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Renal clearance

Renal clearance


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High Yield Notes
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Renal clearance

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In order for the body to function properly, it needs a way to get rid of toxins and other waste materials. That’s where the kidneys come in. Their main function is to filter the blood, specifically and remove any unwanted substances from the body.

Now, the first step in blood filtration happens at the glomerulus - a tiny bed of capillaries surrounded by the Bowman’s capsule.

The glomerular filtration barrier is made up of three layers and together they separate the blood inside the glomerular capillaries from the fluid inside Bowman’s capsule.

They work like a sieve, allowing water and some solutes in the plasma like sodium, to pass into Bowman’s space, while keeping negatively charged particles like proteins, or large particles like red blood cells in the blood.

The filtered fluid, now called pre-urine, leaves the bowman’s space and travels through the nephron.

The nephron is the basic unit of the kidney, and is essentially one long tube bent into a “U” shape.

Different sections of this tube either reabsorb substances back into systemic circulation or actively secrete them into the nephron to be excreted in urine.

Renal clearance of a substance refers to the how quickly a particular substance is removed from the plasma by the kidney and excreted in urine.

So something with a high renal clearance means that it will be quickly removed from the blood, and vice versa. There’s a formula to calculate renal clearance for some substance X.

In this formula, C stands for the renal clearance which is the volume of blood plasma that’s cleared of that substance over time in minutes.

C equals the concentration of the substance in urine [U]x multiplied by the urine flow rate (V) which is the amount of urine excreted over time in minutes.

All of that’s divided by the plasma concentration of the substance [P]x.

So, if the urine concentration is high but the plasma concentration is low, then that must mean that a lot of the substance was removed from the blood, leading to a high renal clearance.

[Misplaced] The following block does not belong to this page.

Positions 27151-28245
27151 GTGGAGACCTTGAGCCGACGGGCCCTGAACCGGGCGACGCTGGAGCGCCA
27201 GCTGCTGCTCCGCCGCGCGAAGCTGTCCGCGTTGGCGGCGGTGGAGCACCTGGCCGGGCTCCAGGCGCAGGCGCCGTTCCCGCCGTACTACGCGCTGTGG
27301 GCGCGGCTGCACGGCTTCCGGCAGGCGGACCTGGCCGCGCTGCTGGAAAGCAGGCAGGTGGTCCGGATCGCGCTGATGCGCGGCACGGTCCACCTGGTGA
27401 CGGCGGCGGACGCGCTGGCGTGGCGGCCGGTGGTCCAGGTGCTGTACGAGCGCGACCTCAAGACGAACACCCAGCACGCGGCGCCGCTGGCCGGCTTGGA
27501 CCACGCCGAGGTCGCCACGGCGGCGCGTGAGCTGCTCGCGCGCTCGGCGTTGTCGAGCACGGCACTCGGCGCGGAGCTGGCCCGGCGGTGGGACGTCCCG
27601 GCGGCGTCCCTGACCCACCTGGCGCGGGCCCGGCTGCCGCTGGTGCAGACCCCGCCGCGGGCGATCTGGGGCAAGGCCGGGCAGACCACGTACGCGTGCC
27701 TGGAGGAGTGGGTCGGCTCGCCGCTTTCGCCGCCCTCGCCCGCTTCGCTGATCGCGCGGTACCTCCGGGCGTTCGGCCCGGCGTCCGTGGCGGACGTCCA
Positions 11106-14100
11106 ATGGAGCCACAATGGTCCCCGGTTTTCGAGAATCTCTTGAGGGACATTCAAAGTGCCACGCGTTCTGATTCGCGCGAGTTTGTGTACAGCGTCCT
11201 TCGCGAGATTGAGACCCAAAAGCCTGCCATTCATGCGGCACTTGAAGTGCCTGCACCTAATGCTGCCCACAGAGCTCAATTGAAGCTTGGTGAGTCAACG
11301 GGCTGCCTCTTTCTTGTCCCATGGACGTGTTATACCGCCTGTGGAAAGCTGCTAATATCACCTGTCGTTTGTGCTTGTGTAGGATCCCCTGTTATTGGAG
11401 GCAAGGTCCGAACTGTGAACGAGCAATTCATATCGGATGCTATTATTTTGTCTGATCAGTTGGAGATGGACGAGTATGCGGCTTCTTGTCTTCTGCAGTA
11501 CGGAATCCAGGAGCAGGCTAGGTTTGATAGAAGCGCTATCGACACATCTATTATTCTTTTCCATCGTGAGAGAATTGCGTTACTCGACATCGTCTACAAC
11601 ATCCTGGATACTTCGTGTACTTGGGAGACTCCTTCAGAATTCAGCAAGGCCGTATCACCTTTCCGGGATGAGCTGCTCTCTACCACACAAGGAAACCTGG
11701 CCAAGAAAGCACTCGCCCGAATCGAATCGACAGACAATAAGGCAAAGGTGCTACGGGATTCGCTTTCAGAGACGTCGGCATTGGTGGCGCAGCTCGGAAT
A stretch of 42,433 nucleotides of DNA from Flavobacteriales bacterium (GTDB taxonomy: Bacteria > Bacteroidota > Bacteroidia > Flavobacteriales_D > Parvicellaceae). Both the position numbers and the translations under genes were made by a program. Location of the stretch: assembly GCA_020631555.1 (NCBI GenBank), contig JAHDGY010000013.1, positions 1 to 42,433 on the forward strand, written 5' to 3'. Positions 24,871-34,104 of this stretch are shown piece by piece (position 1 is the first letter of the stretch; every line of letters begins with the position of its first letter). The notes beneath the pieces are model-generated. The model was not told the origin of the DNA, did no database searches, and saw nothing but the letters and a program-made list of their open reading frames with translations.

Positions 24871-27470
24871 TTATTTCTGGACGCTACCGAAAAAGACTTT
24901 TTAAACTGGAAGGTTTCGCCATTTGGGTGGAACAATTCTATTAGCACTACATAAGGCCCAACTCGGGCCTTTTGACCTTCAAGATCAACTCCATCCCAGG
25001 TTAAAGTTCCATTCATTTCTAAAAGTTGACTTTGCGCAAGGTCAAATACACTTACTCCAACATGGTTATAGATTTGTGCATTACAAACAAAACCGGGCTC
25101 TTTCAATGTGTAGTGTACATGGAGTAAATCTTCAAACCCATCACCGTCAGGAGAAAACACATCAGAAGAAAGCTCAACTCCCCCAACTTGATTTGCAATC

As a general rule, small, uncharged substances like inulin, which is a small inert polysaccharide molecule, have a relatively easy time passing through the glomerulus.

As an example, let’s say that in a 24 hour period, a man has 2 liters of urine, and that his plasma Na+ concentration is 145 mEq/L, whereas his urine Na+ concentration is 190 mEq/L.

Using this information, let’s calculate his renal clearance for Na+. First, we need to calculate his urine flow rate, which is the urine volume divided by time. So that’s: 2000 ml /1440 min = 1.39 ml/min

Since urine concentration is 190 mEq/L, we multiply that by 1.39 mL/min and divide by the plasma concentration which is 145 mEq/L. This equals 1.43 mL/min, so that means that 1.43 mL of plasma is cleared of sodium per minute.

So we know how much plasma is cleared of sodium per minute by the kidneys but we don’t know if any of the sodium is being reabsorbed or secreted into urine by the nephrons. This is because clearance is the sum of all of the reabsorption and secretion that occurs for a substance. And in order to tease out exactly how much reabsorption and secretion is occurring, we need to compare it to inulin.

Inulin is a polysaccharide that is produced by plants.

It is the one substance that’s freely filtered and not actively secreted or reabsorbed.

We know because the filtered fraction which is how much fluid is reaching the kidneys and passes into the renal tubules is the same for inulin as it is for plasma.

So we can use it to get an accurate estimation of how much fluid is filtered from the renal glomerular capillaries into the filtrate also known as the glomerular filtration rate, or GFR.

When we compare the clearance of substance X to inulin, we get something called the clearance ratio. This can be calculated as the clearance of substance X divided by the clearance of inulin.

  1. "Medical Physiology" Elsevier (2016)
  2. "Physiology" Elsevier (2017)
  3. "Human Anatomy & Physiology" Pearson (2018)
  4. "Principles of Anatomy and Physiology" Wiley (2014)
  5. "The development of the clearance concept" J Nephrol (2004)
  6. "Whither goest Kt/V?" Kidney International (2000)
  7. "The genesis of the square meter-hour hypothesis" Trans Am Soc Artif Intern Organs  (1971)